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Re: Know anything about an Elkhorn supervolcano and dinosaurs, charred forests in Montana?
There is an Elkhorn Batholith and associated Elkhorn volcanics in
Montana, near the present town of Butte. The whole complex is Cretaceous
in age, but I can't give a more specific time range.
If memory serves, an old classmate of mine did his masters thesis on the
Elkhorn complex. Eric Krogstad was his name (and it probably still is).
WWU has their library online. Go to http://www.wwu.edu and then go to
the library page. You should be able to find Eric's thesis listed in
their card catalog.
The problem is that the placename "Elkhorn" is ubiquitous in the western
U.S. There are literally hundreds of things with "Elkhorn" in their
On Sun, 10 Apr 2005 15:28:11 -0600 Marilyn Wegweiser <firstname.lastname@example.org>
> A "batholith" is one of the types of igneous intrusive bodies of a
> primarily felsic chemistry (granitic). It is a large disconcordant
> pluton with an area of more than 100 square kilometers. It is larger
> than a stock which has an outcrop area of less than 100 square
> kilometers, and has a different morphology than a lacolith, which is
> Marilyn W.
> >I saw that article some people mentioned - but unfortunately not
> even the
> >title is in English. I bathowhat? I still have no idea what
> >talking about.
> >But I gather from everything that they say including their only
> map, that
> >the entire case that a supervolcano occurred is 200 petrified trees
> and a
> >thick layer of ash maybe 50 miles from the volcano?
> >Yellowstone covered half the US.
> >It does sound like the same thing - only according to the program
> it was 72
> >mya, and according to the article it was 80 mya. Even the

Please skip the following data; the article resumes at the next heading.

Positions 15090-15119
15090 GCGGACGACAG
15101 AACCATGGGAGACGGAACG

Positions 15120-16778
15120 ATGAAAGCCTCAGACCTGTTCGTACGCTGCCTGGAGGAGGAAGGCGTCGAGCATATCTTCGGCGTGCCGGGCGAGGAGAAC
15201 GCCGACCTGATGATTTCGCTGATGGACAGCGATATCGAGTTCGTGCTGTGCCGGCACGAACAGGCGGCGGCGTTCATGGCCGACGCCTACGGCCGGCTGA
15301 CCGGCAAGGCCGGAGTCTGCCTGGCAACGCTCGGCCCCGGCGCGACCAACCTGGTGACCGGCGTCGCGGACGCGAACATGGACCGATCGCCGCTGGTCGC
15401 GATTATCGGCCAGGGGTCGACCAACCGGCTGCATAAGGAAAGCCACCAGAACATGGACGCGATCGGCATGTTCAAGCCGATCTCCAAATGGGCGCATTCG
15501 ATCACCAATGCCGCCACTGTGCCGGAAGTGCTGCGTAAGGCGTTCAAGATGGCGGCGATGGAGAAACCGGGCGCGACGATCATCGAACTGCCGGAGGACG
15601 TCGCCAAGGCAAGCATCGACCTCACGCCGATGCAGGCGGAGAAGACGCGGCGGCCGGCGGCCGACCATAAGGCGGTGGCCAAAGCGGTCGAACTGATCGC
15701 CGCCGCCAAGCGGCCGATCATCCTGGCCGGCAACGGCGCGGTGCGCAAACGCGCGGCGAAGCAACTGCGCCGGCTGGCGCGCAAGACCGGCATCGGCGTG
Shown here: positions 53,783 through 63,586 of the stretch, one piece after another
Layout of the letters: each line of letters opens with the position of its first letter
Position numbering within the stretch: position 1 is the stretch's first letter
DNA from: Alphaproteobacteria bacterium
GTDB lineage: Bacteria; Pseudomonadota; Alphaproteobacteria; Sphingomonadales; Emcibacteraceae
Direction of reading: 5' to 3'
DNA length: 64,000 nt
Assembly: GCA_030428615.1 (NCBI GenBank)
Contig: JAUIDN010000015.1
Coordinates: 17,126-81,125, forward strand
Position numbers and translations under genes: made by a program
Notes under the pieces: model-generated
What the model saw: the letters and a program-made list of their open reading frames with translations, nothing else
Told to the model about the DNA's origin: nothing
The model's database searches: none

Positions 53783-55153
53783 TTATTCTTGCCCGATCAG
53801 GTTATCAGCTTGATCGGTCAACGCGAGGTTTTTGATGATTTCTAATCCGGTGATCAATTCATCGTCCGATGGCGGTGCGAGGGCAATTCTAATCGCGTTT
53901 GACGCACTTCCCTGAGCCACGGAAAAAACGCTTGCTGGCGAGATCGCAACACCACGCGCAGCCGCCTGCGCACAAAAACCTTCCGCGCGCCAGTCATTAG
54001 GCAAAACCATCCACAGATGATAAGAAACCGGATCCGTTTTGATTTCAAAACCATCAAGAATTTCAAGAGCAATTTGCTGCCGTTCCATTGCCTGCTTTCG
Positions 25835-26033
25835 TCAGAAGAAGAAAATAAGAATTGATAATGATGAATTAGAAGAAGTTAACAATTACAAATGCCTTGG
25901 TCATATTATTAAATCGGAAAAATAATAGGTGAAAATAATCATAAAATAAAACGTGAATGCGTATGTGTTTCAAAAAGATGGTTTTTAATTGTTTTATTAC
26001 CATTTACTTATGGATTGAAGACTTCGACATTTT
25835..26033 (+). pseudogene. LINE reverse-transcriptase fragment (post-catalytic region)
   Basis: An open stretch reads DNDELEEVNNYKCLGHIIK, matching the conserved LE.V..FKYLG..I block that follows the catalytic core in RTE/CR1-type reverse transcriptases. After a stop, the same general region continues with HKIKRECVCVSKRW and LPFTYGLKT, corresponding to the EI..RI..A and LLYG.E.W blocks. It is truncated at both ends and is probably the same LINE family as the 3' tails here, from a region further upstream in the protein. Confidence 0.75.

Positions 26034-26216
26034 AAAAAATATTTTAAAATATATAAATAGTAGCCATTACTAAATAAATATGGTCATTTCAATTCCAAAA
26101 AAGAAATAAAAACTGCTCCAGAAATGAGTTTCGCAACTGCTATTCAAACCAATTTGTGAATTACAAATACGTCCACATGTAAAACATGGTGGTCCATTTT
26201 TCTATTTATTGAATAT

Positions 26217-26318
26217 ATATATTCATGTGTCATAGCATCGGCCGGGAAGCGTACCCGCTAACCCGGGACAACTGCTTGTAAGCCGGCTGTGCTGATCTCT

> >volcano estimates differ by only 2 million years.
> >Is this and a single mining survey indicating a possible caldera in
> the Elk
> >Horn Mountains all there is written about it?
> >Dora Smith
> >Austin, Texas
> >----- Original Message -----
> >From: "lzanno" <email@example.com>
> >To: "Dora Smith" <firstname.lastname@example.org>
> >Cc: <email@example.com>
> >Sent: Sunday, April 10, 2005 3:13 PM
> >Subject: Re: Know anything about an Elkhorn supervolcano and
> >charred forests in Montana?
> >> In regard to the charred forest and dinos in Montana, I would
> refer you
> >> to Dr. Eric Roberts, a visiting professor at Idaho State. As I
> >> understand it he was the consultant for this episode, since it
> is based
> >> on research he and others conducted.
> >> His email is: firstname.lastname@example.org
> >> Lindsay
> >> Quoting Dora Smith <email@example.com>:
> >> > On the Discovery Channel Series, Dinosaur Planet, one of the
> >> > episodes
> >> > focuses on the eruption of a supervolcano in the Elkhorn or
> Elk Horn
> >> > Mountains. Research in Google yields the information that
> >> > are
> >> > located in Utah, Colorado, or Idaho (they apparently move
> >> > and
> >> > little else. Half of the seven sites that even mention a
> >> > volcano
> >> > there are Creationist. The other sites appear uncertain
> there was
> >> > ever a
> >> > supervolcano there.
> >> >
> >> > The Dinosaur Planet episode also mentions a field of charred
> >> > of a
> >> > forest and dinosaur bones in Montana, and state that the ash
> >> > from the
> >> > volcano extended all the way to the inland sea - where ever
> that was
> >> > - and
> >> > that this volcano was one of the largest ever.
> >> >
> >> > Googling the field of charred trees and dinosaur remains
> turned up
> >> > the
> >> > information that Montana is covered with petrified forests
> >> > assorted
> >> > remains from all time periods.
> >> >
> >> > Does anyone have any more information on either the alleged
> >> > Volcano
> >> > or the burnt forest?
> >> >
> >> > Yours,
> >> > Dora Smith
> >> > Austin, Texas
> >> > firstname.lastname@example.org
> >> >
> >> >
> >> --